The “kernel of traditions” idea is nicely illustrated in a contemporary context by Mikhail Iampolski in a recent article (Russian, English — I’ll note that the latter contains a confusing typo, “a war reenacted” for “a war reenactor”); Iampolski has a good quote from Jean-Luc Nancy, who in The Inoperative Community (pp. 43-44) “proposed an imaginary scenario behind the formation of collective identity[…] people sitting around a campfire and listening to the myth of their shared origin”:

They were not assembled like this before the story; the recitation has gathered them together. Before, they were dispersed (at least this is what the story tells us at times), shoulder to shoulder, working with and confronting one another without recognizing one another. <…>He [the founder of the community] recounts to them their history, or his own, a story that they all know, but that he alone has the gift, the right, or the duty to tell. It is the story of their origin, of where they come from, and of how they come from the Origin itself—them, or their mates, or their names, or the authority figure among them. And so at the same time it is also the story of the beginning of the world, of the beginning of the assembling together, or of the beginning of the narrative itself….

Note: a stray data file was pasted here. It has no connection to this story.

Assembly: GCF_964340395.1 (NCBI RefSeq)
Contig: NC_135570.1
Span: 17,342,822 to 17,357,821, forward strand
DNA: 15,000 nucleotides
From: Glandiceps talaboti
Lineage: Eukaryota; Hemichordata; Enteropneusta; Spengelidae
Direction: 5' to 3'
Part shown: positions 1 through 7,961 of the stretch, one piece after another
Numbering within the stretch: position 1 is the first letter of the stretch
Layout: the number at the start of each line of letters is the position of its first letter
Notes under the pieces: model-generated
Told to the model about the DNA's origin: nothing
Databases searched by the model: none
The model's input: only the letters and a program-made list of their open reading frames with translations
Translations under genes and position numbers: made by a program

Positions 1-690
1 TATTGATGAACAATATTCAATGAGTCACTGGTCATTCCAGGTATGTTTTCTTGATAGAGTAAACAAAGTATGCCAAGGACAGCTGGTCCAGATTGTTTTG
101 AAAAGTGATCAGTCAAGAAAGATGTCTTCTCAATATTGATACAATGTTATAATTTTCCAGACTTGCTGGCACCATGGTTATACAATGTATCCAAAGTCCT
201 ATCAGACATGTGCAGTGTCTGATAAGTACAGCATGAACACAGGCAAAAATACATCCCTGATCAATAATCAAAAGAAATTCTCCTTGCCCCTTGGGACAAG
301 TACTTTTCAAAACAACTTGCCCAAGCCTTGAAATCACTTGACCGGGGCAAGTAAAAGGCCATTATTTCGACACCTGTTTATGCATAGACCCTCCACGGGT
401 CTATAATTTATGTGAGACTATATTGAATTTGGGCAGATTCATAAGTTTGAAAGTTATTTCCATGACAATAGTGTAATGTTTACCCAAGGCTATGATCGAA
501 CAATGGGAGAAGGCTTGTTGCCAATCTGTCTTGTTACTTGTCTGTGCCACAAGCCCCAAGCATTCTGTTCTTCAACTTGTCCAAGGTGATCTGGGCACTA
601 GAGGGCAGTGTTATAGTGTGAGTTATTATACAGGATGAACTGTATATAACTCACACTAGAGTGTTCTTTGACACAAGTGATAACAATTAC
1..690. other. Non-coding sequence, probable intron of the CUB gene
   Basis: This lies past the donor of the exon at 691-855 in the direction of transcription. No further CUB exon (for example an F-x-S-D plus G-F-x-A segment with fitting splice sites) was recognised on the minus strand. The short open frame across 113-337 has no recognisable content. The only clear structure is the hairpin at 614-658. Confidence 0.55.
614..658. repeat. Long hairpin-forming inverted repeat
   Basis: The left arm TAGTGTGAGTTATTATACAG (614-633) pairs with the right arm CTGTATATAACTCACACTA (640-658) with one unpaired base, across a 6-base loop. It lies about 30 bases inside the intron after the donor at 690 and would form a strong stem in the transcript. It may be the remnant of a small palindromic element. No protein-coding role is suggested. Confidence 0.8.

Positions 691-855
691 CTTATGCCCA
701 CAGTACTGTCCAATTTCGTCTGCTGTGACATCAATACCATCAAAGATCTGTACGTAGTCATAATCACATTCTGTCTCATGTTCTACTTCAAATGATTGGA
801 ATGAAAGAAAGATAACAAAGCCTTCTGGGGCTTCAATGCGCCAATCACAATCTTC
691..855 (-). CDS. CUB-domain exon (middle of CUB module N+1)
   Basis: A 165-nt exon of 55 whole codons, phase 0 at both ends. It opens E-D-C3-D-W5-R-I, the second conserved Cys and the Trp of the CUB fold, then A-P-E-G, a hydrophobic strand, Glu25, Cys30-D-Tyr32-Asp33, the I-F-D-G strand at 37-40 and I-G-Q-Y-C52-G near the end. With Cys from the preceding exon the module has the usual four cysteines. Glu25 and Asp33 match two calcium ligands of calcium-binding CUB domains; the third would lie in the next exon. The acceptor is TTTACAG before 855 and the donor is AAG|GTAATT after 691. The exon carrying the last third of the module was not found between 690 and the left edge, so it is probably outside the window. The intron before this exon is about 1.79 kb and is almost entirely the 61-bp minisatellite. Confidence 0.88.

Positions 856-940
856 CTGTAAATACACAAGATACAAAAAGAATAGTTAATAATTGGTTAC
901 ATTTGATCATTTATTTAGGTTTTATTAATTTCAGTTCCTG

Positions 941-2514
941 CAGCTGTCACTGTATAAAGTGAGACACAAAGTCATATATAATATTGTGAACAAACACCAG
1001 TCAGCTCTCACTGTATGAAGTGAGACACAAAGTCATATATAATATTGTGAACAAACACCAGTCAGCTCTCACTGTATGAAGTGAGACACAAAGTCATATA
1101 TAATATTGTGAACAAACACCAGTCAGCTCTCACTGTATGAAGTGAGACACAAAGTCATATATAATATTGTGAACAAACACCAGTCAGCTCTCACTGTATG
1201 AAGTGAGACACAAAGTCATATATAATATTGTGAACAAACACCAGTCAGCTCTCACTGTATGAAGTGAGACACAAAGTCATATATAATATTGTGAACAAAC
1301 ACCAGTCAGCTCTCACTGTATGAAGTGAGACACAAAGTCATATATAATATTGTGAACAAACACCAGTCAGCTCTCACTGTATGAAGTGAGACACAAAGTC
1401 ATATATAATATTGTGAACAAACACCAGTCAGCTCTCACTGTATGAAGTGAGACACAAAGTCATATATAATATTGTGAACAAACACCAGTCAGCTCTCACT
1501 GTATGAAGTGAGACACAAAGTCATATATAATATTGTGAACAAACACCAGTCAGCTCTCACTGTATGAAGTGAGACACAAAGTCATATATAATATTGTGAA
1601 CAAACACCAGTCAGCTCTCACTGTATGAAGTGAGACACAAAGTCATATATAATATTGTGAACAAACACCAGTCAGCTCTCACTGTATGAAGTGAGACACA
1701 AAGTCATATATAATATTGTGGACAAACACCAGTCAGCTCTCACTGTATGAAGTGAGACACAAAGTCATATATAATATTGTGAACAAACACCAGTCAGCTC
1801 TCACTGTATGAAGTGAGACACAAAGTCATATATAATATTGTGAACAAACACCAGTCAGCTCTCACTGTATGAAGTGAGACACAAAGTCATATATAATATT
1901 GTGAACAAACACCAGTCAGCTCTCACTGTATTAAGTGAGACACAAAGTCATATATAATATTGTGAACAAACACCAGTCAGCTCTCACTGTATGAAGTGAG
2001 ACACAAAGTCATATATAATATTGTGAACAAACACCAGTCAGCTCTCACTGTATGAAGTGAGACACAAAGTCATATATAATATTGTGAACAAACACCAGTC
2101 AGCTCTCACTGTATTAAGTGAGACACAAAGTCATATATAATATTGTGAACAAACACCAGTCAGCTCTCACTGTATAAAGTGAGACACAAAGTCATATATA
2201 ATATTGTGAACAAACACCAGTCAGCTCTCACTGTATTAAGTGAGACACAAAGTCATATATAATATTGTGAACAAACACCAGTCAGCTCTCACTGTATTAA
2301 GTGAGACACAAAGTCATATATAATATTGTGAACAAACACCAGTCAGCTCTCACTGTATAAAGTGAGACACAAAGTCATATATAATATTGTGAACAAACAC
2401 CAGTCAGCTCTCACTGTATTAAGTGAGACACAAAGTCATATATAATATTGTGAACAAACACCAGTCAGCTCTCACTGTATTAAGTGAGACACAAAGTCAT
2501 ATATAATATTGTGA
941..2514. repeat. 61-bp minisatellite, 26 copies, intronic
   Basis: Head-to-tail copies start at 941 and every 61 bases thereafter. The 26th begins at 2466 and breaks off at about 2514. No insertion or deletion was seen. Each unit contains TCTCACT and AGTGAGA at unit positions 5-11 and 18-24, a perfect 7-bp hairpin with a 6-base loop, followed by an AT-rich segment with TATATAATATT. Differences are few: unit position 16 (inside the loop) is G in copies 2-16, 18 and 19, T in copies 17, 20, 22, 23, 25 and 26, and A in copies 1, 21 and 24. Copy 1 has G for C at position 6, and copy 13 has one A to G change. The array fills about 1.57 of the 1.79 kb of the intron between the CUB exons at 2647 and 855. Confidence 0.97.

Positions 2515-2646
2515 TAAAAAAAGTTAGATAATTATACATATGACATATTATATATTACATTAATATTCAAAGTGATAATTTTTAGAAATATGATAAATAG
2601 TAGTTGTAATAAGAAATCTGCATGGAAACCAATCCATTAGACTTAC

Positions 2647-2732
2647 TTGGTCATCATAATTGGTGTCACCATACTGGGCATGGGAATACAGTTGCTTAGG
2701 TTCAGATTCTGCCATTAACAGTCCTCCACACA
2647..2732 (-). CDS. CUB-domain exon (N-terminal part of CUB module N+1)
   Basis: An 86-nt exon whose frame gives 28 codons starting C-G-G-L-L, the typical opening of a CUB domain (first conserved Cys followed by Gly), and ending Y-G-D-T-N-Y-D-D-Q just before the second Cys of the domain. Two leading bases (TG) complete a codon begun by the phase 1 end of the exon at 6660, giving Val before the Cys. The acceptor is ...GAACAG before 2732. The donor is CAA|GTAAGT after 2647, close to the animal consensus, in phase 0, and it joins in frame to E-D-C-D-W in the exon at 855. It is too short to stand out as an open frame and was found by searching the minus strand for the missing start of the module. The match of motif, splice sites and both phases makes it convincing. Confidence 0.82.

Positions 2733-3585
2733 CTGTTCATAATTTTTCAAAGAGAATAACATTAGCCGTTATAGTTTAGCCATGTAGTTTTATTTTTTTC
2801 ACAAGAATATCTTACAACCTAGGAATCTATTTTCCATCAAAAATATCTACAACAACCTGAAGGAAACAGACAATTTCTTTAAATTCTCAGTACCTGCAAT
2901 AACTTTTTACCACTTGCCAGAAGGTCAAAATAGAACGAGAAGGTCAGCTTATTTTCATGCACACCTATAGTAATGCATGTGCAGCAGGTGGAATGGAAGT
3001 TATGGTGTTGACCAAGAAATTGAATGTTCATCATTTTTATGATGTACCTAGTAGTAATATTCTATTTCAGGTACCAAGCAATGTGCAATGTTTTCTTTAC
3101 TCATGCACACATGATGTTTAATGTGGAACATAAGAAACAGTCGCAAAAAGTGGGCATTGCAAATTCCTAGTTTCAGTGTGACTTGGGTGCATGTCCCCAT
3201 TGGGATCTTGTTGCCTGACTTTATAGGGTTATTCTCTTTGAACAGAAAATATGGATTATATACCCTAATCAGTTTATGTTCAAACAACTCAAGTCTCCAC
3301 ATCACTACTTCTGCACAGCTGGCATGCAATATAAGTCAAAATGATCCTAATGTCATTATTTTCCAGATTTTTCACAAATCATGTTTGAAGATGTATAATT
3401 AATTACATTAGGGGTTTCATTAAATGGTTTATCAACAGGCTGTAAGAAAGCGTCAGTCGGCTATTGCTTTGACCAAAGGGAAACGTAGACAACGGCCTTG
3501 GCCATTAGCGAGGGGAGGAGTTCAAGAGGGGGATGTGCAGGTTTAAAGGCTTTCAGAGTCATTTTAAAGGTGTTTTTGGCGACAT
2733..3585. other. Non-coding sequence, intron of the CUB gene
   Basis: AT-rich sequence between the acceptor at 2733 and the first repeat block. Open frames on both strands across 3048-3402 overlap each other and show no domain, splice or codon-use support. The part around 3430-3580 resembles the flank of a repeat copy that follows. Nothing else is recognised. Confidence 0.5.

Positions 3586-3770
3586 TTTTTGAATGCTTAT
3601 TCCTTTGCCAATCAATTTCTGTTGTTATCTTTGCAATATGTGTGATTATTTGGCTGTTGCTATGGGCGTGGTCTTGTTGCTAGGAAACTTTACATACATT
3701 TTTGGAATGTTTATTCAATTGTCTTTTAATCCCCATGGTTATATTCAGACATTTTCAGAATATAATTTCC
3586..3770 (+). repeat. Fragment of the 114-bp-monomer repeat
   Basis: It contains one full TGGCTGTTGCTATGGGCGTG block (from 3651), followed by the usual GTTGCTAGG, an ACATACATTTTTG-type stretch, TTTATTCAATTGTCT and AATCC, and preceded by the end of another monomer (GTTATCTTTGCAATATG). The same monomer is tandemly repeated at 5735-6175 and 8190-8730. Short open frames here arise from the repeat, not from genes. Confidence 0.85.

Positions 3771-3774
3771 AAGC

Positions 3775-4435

Iampolski adds, “When he describes this mythical scene containing echoes of Schlegel, Shelling, Görres, Bachofen, Wagner, Freud, Kerényi, Cassirer, and Goethe, Nancy shows it to be pure myth, part of collective memory.”

Losing One’s Antipathies.

I’m getting towards the end of the English translation of Annenkov’s «Замечательное десятилетие. 1838–1848», and I was struck by this passage from Chapter XXXV:

It is understandable, however, that, with his new attitude of mind, the perturbations and squabbles of the Russian literary circles, in which Belinsky had quite recently taken so lively a part, retreated to the background.[…] Belinsky became a solitary figure within his own party, despite the journal founded on his behalf, and the first symptom of the departure from its ranks was his losing all his old antipathies, antipathies to which his followers still firmly adhered as a way of imparting the appearance of staunchness and energy to their convictions. He had so far departed from the frame of mind of the circle that he found it possible to be fair, and he finally rid himself of all his deep-rooted, virtually obligatory aversions which formerly were accounted literary and political duties.